Ms. Marvel has kicked off a new series this week, and there’s big changes ahead for Kamala Khan. She’s now a known hero in Jersey City—and not just any hero, but one of Earth’s mightiest. But it wouldn’t be Ms. Marvel if she was just fighting giant monsters and supervillains. She has her own delightful problems to deal with.

Spoilers ahead for Ms. Marvel #1, by G. Willow Wilson, Takeshi Miyazawa, Adrian Alphona, and Ian Herring.


Ms. Marvel #1 pretty much picks up where the series had mostly left off—Kamala’s burgeoning romance with Bruno has hit a dead end (now that he has a new girlfriend), she still has to balance school life with superheroics. The only real difference now is that she’s living her wildest dream: she’s an Avenger.

In many ways, it’s made her life even harder—long days at school, evenings Avenging, and then nights of homework (that even Tony Stark won’t help with). But above all, it’s kept Kamala from being distracted, while her neighborhood is being swept from underneath her by new businesses. And not just any business—a redevelopment corporation that’s using Ms. Marvel’s likeness to put a friendly face on their steady Gentrification of Jersey.

This is the exact sort of thing that Ms. Marvel has always been about—almost like no other superhero these days, Kamala is very specifically a defender of her home and its community. She’s almost out of place (only almost though) fighting giant psychic frogs or sinister supervillains. Developers and Gentrification? That’s so up Ms. Marvel’s street it hurts. It’s a wonderful thing to develop into the first arc of this series.


But it also serves to remind Kamala that her actions as a hero have had consequences far beyond her reach. There’s a great moment when she finds herself facing an anti-gentrification protest shortly after fighting some strangely highly-armed goons working for the re-developer (who has plans to gentrify all of Jersey—it’s wouldn’t be a superhero comic if there weren’t sinister goons and plans to take over the world city!), and realize her fame’s become more than just about her, her family, and her friends. For better or worse, Kamala is now a symbol to many. She doesn’t know how to handle it, just as she doesn’t quite know how to handle the drama in her personal life at the moment.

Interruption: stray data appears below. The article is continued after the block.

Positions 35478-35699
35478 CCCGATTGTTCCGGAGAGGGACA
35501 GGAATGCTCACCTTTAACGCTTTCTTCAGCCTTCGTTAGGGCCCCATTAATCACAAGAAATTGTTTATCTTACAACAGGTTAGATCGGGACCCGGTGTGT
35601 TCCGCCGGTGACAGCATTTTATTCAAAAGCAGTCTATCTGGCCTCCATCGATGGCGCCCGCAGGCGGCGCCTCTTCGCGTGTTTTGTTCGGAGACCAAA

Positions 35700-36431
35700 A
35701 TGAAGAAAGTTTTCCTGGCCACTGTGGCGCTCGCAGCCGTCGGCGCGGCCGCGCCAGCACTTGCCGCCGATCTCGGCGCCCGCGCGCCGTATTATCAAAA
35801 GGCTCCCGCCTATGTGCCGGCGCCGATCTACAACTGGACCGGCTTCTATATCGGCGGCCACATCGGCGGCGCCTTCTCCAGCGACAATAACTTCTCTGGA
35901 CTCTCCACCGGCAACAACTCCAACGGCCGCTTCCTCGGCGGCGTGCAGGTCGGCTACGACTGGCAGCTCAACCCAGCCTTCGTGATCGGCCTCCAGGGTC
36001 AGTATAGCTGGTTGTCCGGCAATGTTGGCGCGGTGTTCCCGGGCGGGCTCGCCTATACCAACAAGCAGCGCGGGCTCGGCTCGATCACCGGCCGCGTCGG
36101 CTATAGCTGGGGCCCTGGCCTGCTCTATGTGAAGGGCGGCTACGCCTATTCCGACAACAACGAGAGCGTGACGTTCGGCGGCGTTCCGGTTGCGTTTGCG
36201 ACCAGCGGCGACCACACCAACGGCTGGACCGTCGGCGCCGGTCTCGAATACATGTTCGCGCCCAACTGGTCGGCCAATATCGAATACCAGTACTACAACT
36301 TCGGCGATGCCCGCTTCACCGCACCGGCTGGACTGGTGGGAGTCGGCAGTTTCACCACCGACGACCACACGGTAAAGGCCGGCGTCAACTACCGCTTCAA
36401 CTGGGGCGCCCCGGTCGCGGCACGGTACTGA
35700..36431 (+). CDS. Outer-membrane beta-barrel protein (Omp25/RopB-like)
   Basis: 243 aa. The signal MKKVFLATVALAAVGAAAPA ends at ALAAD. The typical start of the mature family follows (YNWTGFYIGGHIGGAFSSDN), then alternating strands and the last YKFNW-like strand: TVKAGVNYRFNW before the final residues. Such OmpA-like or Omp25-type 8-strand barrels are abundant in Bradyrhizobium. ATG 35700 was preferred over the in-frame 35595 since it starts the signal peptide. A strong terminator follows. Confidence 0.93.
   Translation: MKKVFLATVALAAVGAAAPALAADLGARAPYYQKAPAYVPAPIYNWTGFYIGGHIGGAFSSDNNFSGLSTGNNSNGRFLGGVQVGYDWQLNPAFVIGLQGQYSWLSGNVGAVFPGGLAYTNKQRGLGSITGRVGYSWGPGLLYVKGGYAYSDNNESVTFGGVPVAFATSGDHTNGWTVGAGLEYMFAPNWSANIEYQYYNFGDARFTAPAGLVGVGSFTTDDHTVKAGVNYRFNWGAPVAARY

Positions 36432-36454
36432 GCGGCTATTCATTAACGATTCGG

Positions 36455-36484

Especially said drama when it comes to Bruno. Angry mob behind them, Kamala finally confronts him about his new girlfriend, only to be reminded that Bruno is doing exactly what he told her to do after their shared moment together: live his life without her, because she’s Ms. Marvel now. We get a flashback to how Bruno met his girlfriend (including a return specifically for the flashbacks by Ms. Marvel’s formerly solo but now secondary artist, Adrian Alphona, a lovely touch), and it’s all about Bruno essentially letting go of Kamala, to let her be Ms. Marvel. It’s tragic and familiar in so many superhero stories, but stings so sharply for a character like Kamala Khan because so much of her story—and so much of what’s made her a great character over the last few years—is about her life beyond the spectacle of being Ms. Marvel, those connections and relationships.

It’s a sad moment when he does so—but as ever with Ms. Marvel and teen drama, it’s really well done. This sets Kamala on a path of growing up, both as a hero and as a teenager, that makes us so happy to have this series back in our lives again.